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Army reimagining its ministry opportunities in suburban Adelaide

Army reimagining its ministry opportunities in suburban Adelaide

Army reimagining its ministry opportunities in suburban Adelaide

21 September 2020

The Campbelltown and Oakden corps merged under one flag to become North East Salvos. Artwork: Darryl Whitecross

The Salvation Army is reimagining some of its ministry opportunities in the City of Churches.

In recent weeks, the congregations of the Oakden and Campbelltown corps in north-east Adelaide have been holding joint worship services in the Paradise Primary School hall as part of a merger process but continue to run their weekly programs from the individual campuses.

Major Dean Clarke, Central and Southern Area Officer for the SA/NT Division, said when COVID-19 lockdowns were implemented earlier this year the two corps began sharing online Sunday services. However, when it became possible to return to face-to-face worship, it was decided that they would see how that partnership evolved in a physical sense and leave the weekly itinerary unchanged for the time being. 

“This coming together has reimagined the ministry in the areas as North East Salvos,” Dean said.

Captain Aaron Stobie, Campbelltown Corps Officer, said in praying through the possibilities and discussion with the area officers and corps leadership, there was “a strong sense that God is calling the two corps to be working together for greater community impact leading to greater Kingdom growth”.

Groups unite

In another display of togetherness, the young people from Parafield Gardens Corps are joining with young people from North East Salvos for combined youth group gatherings, which included a recent campfire night at Mt Crawford.

Aaron said the “coming together for youth ministry” had been happening between Parafield Gardens and Oakden for some time, but the campfire night was the first time all three had met together.

The corps’ men’s fellowships had their first combined outing to a Classic Jets Fighter Museum where they saw the restoration that is being undertaken of a Chance Vought F4U-1 Corsair 02270. The two corps Connect groups have begun to hold joint get-togethers.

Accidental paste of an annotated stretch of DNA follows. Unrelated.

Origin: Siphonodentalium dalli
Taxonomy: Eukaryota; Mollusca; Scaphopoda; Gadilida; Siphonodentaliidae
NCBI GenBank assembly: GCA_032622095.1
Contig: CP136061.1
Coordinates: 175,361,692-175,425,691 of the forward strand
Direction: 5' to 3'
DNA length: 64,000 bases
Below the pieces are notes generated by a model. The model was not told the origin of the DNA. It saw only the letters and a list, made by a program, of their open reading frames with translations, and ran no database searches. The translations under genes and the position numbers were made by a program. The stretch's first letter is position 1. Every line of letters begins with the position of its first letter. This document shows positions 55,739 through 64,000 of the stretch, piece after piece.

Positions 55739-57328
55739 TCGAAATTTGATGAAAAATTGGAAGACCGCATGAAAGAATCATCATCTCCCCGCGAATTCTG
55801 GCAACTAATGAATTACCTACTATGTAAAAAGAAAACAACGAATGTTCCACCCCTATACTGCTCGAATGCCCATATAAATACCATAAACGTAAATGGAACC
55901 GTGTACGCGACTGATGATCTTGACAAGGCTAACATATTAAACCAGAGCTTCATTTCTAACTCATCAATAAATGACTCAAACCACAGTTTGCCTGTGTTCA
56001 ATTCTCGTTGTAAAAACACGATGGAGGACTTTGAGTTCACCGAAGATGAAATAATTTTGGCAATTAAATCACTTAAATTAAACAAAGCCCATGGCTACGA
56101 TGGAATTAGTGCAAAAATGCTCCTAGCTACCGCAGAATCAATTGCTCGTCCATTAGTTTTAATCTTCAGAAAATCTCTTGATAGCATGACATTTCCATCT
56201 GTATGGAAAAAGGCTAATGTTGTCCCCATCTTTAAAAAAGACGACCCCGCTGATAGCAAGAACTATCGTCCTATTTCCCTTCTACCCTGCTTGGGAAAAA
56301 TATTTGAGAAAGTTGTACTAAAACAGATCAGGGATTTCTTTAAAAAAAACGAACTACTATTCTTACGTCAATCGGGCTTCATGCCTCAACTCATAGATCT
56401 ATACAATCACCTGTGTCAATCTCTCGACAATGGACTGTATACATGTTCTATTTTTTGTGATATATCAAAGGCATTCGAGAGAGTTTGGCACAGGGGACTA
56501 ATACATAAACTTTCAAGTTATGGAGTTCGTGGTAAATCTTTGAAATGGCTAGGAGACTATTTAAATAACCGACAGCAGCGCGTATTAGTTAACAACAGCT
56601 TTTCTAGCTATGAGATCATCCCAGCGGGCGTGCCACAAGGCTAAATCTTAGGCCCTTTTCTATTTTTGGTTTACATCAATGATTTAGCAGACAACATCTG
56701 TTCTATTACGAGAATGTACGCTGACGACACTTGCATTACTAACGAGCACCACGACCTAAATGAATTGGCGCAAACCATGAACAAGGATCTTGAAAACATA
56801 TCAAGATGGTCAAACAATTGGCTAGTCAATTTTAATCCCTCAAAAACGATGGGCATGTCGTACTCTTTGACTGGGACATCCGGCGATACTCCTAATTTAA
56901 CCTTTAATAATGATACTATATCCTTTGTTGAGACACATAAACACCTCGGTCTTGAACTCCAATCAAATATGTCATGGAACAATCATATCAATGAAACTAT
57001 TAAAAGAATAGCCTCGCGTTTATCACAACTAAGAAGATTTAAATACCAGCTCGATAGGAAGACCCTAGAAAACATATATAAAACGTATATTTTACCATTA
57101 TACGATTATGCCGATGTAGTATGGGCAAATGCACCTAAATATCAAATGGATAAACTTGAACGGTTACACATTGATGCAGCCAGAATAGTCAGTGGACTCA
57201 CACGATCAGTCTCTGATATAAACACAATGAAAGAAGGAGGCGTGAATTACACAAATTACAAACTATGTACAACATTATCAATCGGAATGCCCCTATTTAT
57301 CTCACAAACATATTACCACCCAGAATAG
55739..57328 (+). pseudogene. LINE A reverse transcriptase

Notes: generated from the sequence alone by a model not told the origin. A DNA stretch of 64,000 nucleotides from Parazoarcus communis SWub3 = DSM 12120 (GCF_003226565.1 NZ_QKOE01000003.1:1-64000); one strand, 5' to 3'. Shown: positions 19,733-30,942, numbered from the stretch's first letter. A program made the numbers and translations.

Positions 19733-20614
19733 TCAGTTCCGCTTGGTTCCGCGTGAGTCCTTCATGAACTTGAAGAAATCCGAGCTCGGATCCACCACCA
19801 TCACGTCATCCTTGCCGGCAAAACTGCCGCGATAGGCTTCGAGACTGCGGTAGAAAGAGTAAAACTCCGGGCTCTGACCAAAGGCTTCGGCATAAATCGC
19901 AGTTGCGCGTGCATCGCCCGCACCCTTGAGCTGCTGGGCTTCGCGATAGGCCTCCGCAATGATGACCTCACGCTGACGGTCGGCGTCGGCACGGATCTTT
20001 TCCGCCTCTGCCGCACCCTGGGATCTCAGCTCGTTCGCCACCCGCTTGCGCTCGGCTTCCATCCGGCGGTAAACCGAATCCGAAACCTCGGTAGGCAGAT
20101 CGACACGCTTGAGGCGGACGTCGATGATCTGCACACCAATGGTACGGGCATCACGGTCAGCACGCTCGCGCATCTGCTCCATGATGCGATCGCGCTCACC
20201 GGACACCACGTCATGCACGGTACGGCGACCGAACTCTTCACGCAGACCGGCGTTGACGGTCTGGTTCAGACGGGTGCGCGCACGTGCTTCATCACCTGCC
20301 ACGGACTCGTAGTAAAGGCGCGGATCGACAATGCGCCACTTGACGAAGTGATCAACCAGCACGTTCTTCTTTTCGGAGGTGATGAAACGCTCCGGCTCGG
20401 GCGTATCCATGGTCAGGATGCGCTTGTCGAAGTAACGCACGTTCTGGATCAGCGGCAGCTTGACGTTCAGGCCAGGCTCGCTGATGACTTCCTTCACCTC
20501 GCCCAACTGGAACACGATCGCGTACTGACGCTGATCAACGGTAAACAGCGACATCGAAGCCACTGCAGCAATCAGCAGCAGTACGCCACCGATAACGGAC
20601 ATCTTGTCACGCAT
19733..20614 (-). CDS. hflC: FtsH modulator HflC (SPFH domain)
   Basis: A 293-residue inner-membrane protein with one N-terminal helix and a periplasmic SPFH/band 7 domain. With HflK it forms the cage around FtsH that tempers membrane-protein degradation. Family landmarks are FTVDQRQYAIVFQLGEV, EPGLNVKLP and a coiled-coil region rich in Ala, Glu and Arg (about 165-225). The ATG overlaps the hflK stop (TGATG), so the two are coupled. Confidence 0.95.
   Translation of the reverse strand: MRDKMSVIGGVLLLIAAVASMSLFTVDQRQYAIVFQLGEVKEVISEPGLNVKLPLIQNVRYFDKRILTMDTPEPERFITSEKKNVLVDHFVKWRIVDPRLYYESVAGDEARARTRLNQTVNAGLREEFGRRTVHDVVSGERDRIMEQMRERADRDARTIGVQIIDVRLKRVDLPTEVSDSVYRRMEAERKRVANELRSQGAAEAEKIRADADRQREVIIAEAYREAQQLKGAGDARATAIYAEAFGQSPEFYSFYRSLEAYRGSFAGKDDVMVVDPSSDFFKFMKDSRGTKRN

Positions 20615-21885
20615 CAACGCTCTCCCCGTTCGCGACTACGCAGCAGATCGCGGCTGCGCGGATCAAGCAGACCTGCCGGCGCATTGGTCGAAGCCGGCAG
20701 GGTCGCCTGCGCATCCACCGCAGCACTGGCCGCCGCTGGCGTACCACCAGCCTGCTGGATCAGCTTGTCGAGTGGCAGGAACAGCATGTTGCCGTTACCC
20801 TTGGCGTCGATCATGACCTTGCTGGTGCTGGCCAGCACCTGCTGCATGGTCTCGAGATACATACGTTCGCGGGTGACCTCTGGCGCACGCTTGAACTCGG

Aaron said there was “such a buzz in the air” as the two congregations began meeting together. “We are feeling a great sense of anticipation as we step out in faith and into the new thing that God is doing,” Aaron said. “We are committed to being The Salvation Army in our communities,” he said.

Major Quentin Castle, from Oakden Corps, said the merger experience had been “really refreshing” for his ministry as an officer and for the congregation at Oakden. He said the two corps’ congregations had “meshed in” well with many enjoying being part of the larger congregation; for example, the lone timbrellist from Oakden Corps was now enjoying playing alongside the 10 timbrellists from Campbelltown Corps.

Quentin also was able to bring out his tenor horn again and, with his children, are back playing in a band, as there was no brass band at Oakden. His children have invited their friends to church to play, too.

The decision on a permanent home for the merged corps is still in its early stages.

Captain Aaron Stobie with his tenor horn buddy, daughter Bella, at Just Brass rehearsal at Paradise Primary School.

School link

Meantime, Aaron and Quentin recently handed out the first instruments in a new Just Brass program run at Paradise Primary School. The program brings together the students from the school and young people from the corps under leader Colin Sweeney. Aaron said by the end of the first lesson all the students were able to make a sound or blow a note.

He said the corps was approached by school principal Karyn Alford to use the school facilities for the program. Karyn said she had come from another school where a Just Brass program had been running and was so impressed by the “positive impact” it had on the school community there that she wanted the program run at her new school.

Along with Just Brass, Karyn made it compulsory for all students at the school to be involved in either the junior or senior choir. She asked Aaron and Quentin to form these choirs and they jumped at the opportunity.

“What a huge privilege to connect with every student at Paradise Primary School each week,” Aaron said. “The school is so keen to have us on board.” He said the junior choir was learning the song ‘I Will Get Back Up Again’ from the children’s movie Trolls and the seniors were learning ‘This is Me’ from the movie The Greatest Showman.

It is hoped the choirs would have the pieces performance-ready so that they can be presented at the end-of-term assembly. Then, Aaron said, rehearsals would begin for Christmas performances.

Each year, the Army has run an outdoor Christmas Carols Carnival in the Paradise school grounds on the Friday before Christmas. This year, Aaron said he hoped the school choirs would be able to perform at that event.

“We would greatly value your prayers as we navigate through this space. We know that God has gone before us and he is commanding us to be strong and courageous as we respond to him,” Aaron said.

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